In this lesson, you will learn how to use PHP operators to perform arithmetic and logic operations on the data. An operator takes one or more variable known as operands, to manipulate data items. PHP has followed the syntax of C and Perl for its operators.
Below are the most utilized operators in PHP:
These operators are widely used in PHP. they are used for mathematical operations which require numeric values to execute the expression. The following are a list of arithmetic operators:
Addition operator (+) returns the sum of two variables/values
Subtraction operator (-) returns the difference between two variables/values
Multiplication operator (*) returns the product of two or more operands
Division operator (/) returns the quotient of two variables/values. The result could be an integer or a floating-point number
Modulus (Known as Mod) operator (%) returns the remainder of the division of the first operand by the second operand.
Example of Arithmetic Operators
<?php $x = 10; $y = 15; $add = $x + $y; $sub = $y - $x; $mul = $x * $y; $div = $y / $x; $rem = $y % $x; echo "x + y is ". $add. "<br/>"; echo "x - y is ". $sub. "<br/>"; echo "x * y is ". $mul. "<br/>"; echo "x / y is ". $div. "<br/>"; echo "x % y is ". $rem. "<br/>"; var_dump($div); var_dump($rem); ?>
There are two operators to increase and decrease operands by one. These need only one variable.
Increment operator (++) returns the variable after adding 1 to the value.
Example of increment operator
<?php $x = 10; echo $x++; ?>
This code will display 10 as echo statement and increment operation will be performed afterward.
Decrement operator (–) returns the variable after subtracting 1 to the value.
Example of Decrement Operator
<?php $x = 10; echo $x--; ?>
This code will display 10 as echo statement and decrement operation will be performed afterward.
Assigning a value to a variable is where these operators are used. They could be simple as assigning the value to the performing arithmetic operation and then assigning values.
Example of Assignment Operators
Let’s say you have to swap values of two variables. The assignment operator $x = 10 will assign an integer value to $x. using $temp = $x will assign $x’s value 10 to $temp.
<?php $x = 10; $y = 20; echo "values of x and y before swapping values: ". $x. " ". $y. "<br/>"; $temp = $x; $x = $y; $y = $temp; echo "values of x and y after swapping values: ". $x. " ". $y; ?>
The operator += is to add the value on the right side to the variable on the left side.
The statement $x +=$y is equal to $x = $x +$y.
$count += 1; is equal to $count = $count + 1;
Similar operators in PHP
Plus-equal $x +=5; is $x = $x + 5;
Minus-equal $x -=5; is $x = $x – 5;
Multiply-equal $x *=5; is $x = $x * 5;
Divide-equal $x /=5; is $x = $x / 5;
Modulus-equal $x %=5; is $x = $x % 5;
PHP Operators Precedence
To determine in which order operators are evaluated in a single mathematical operation. Each operator is assigned precedence. Some operators have equal precedence e.g. precedence of add (+) and subtract(-) is equal.
Let’s take a look at the following expression:
$ans = 2 + 2 * 2;
The answer is 6. The expression is evaluated from the right as the multiplication operator has higher precedence than the plus operator. If you want to evaluate the expression in your own order, simply put the expression inside parentheses ()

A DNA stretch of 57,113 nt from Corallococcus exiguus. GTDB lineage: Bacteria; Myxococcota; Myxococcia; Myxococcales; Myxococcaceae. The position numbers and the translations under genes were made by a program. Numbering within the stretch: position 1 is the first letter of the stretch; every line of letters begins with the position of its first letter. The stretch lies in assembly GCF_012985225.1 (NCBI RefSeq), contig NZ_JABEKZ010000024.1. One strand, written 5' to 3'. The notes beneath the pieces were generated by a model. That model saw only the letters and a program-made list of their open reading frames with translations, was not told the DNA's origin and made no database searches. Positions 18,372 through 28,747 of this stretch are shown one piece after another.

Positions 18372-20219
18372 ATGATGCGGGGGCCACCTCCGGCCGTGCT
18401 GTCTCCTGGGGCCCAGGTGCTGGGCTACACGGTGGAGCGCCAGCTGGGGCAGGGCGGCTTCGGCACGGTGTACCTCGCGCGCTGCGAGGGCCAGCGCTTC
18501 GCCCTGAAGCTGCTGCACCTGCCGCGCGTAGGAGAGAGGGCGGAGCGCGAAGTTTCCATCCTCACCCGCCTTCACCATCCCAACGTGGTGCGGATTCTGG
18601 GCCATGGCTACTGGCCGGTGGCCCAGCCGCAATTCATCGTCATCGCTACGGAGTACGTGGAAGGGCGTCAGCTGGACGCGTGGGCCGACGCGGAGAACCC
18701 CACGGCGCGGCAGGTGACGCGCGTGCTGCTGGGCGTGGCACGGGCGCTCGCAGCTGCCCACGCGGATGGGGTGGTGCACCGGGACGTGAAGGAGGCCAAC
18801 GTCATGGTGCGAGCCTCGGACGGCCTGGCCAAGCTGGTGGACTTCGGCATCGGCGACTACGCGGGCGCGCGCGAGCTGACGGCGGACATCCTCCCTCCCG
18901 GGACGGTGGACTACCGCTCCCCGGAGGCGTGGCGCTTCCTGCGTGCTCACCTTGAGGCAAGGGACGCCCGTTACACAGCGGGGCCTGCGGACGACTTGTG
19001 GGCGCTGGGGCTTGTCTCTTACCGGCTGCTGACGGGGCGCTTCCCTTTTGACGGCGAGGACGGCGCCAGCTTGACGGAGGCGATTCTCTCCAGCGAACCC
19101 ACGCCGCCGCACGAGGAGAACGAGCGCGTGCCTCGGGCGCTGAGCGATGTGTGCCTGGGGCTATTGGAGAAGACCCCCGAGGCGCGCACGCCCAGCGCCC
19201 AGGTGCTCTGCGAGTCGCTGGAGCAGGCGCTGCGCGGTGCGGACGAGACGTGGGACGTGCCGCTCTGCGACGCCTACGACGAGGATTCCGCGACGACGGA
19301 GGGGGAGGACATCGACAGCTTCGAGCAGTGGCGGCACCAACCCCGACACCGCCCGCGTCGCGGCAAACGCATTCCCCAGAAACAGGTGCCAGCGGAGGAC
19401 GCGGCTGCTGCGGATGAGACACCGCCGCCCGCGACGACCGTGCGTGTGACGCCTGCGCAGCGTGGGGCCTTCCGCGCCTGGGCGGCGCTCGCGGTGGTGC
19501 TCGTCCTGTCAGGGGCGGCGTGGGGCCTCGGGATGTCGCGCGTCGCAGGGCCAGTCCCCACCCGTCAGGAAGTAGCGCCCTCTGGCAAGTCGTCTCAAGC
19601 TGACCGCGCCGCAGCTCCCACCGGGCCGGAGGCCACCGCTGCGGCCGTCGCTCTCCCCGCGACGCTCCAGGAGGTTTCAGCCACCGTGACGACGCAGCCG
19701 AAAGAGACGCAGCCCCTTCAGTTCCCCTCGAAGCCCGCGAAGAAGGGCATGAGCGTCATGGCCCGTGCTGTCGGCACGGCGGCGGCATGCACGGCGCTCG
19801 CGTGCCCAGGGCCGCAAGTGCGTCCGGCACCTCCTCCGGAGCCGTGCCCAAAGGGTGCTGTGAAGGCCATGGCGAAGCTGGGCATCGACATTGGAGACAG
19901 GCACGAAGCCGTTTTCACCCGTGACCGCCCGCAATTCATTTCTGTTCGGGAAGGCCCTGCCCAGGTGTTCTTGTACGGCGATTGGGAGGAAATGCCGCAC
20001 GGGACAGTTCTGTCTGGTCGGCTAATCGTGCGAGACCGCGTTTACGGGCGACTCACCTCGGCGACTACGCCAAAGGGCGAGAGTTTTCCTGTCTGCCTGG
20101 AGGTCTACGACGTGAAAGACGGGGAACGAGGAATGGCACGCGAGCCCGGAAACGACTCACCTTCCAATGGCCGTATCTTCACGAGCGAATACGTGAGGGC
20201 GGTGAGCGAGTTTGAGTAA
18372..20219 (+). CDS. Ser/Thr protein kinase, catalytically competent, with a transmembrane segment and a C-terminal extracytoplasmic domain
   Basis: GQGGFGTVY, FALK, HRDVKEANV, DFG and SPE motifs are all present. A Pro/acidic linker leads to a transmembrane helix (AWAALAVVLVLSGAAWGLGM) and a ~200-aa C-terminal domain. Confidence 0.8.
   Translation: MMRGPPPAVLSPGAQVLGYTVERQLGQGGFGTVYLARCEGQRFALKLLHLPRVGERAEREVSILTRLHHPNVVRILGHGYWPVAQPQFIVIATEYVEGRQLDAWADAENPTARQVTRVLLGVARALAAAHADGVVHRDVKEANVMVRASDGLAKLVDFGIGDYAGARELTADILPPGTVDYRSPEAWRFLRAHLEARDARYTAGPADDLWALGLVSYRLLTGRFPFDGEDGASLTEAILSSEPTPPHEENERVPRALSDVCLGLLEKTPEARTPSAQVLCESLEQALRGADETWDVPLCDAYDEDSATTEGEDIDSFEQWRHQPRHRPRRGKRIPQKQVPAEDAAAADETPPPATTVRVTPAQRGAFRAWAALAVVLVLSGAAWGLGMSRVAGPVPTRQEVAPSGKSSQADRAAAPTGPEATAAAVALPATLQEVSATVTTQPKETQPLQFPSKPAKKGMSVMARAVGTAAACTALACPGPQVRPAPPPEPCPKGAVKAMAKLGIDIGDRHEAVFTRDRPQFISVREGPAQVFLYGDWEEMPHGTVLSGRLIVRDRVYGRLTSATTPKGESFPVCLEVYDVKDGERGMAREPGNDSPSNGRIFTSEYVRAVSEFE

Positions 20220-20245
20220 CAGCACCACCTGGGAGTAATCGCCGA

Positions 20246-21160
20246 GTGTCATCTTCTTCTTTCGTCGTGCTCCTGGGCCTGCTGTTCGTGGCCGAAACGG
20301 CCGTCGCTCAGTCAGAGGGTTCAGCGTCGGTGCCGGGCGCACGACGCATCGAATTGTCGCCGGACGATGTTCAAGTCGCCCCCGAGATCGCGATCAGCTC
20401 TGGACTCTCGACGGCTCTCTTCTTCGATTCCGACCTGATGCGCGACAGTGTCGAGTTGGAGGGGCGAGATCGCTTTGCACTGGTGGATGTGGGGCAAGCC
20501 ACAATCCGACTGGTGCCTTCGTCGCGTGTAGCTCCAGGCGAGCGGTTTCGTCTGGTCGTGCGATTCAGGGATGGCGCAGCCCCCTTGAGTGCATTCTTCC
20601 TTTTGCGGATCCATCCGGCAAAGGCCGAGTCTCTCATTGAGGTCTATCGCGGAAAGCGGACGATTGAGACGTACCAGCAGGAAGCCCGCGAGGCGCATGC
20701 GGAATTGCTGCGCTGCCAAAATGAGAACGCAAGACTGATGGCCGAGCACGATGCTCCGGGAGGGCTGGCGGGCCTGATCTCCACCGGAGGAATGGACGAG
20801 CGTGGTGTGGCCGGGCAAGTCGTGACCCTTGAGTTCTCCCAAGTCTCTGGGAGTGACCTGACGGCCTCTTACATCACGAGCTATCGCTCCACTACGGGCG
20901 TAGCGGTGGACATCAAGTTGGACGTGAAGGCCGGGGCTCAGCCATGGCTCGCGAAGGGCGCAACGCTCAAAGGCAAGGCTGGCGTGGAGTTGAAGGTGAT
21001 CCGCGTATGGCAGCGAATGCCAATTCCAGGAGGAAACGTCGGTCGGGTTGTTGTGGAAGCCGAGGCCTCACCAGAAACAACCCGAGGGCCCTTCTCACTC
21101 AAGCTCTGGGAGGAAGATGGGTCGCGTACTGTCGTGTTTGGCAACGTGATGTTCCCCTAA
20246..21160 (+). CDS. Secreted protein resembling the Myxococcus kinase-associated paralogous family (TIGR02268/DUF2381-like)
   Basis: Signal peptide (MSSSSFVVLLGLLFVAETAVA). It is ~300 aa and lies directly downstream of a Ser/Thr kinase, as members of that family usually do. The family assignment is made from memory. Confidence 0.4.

$ans = (2+2) *2 ;
Identity operator (===) returns true if both operands/values have the same data type.
Inequality operator (!=) returns true if both operands are not equal.
Greater than (>) returns true if the value on the left is greater than the value on the right.
Greater than or equal (>=) returns true if the value on the left is greater or equal to value on the right.
Less than (<) returns true if the value on the left is less than the value on the right side.
Less than or equal (<=) returns true if the value on the left is less than or equal to the value on the right.
Logical operators are used in a logical expression. A logical operator treats its operand(s) as Boolean value and also return a Boolean value on evaluation. It is used to evaluate conditions, for example, you might say if the age is less than 18 don’t let the person sign in. In PHP, the code might look something like the following:
If($age < 18) echo “You can’t sign in”;
PHP provides the following logical operators
Logical and operator (&&) returns true if both operands are true, false otherwise
Logical or operator (||) returns true if any operand is an expression is true, false otherwise
Logical XOR (xor) returns true if either operand, but not both is true, false otherwise
Logical negation (!) returns true if the operand is false and false if the operand is true
String concatenation operator
PHP uses the dot (.) operator to append one string with another. Below is an example of how to join two or more strings:
<?php $user_name = "John"; echo "Greetings ". $user_name. "!"; ?>
Bitwise operators perform operations on the binary representations of the variables/values.
And operator (&) returns true if both bits are 1, otherwise 0
Or operator (|) returns 0 if both corresponding bits are 0, otherwise 1
Exclusive or operator (^) returns 1 if either bit, but not both bits are 1, otherwise 0
Not operator (~) changes bit 1 to 0 and 0 to 1 in the operand
Shift left operator (<<) shifts the bits in the left-side operand left by the number of places specified by the operand on the right side
Shift right operator (>>) shifts the bits in the left-side operand right by the number of places specified by the operand on the right side.
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